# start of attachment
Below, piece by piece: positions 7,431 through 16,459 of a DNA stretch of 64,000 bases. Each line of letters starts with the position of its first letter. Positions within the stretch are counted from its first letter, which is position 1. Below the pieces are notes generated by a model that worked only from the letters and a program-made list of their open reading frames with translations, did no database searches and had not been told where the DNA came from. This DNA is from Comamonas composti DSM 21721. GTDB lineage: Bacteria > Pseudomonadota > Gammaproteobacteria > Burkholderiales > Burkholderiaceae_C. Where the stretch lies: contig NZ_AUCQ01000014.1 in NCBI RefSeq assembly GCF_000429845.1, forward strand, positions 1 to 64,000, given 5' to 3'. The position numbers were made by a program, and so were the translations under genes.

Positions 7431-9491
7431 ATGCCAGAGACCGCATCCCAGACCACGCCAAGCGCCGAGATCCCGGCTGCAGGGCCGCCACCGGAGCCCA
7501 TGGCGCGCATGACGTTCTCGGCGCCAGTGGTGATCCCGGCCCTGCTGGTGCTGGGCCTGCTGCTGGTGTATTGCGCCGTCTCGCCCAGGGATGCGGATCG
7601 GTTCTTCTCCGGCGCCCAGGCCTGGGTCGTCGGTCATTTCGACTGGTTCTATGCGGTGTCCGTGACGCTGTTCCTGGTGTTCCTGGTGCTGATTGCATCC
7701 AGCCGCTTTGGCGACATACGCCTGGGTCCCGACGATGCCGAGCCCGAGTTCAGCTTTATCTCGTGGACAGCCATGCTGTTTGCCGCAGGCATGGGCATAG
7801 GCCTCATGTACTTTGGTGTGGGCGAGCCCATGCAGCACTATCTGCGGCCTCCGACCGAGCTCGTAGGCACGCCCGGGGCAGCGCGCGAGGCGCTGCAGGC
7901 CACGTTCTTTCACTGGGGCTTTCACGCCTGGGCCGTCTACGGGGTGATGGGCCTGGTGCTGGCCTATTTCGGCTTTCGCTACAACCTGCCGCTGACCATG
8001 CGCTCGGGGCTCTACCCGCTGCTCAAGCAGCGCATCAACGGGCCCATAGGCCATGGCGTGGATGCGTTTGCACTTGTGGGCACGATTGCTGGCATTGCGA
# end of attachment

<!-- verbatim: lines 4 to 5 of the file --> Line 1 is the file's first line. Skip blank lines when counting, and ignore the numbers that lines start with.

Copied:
7501 TGGCGCGCATGACGTTCTCGGCGCCAGTGGTGATCCCGGCCCTGCTGGTGCTGGGCCTGCTGCTGGTGTATTGCGCCGTCTCGCCCAGGGATGCGGATCG
7601 GTTCTTCTCCGGCGCCCAGGCCTGGGTCGTCGGTCATTTCGACTGGTTCTATGCGGTGTCCGTGACGCTGTTCCTGGTGTTCCTGGTGCTGATTGCATCC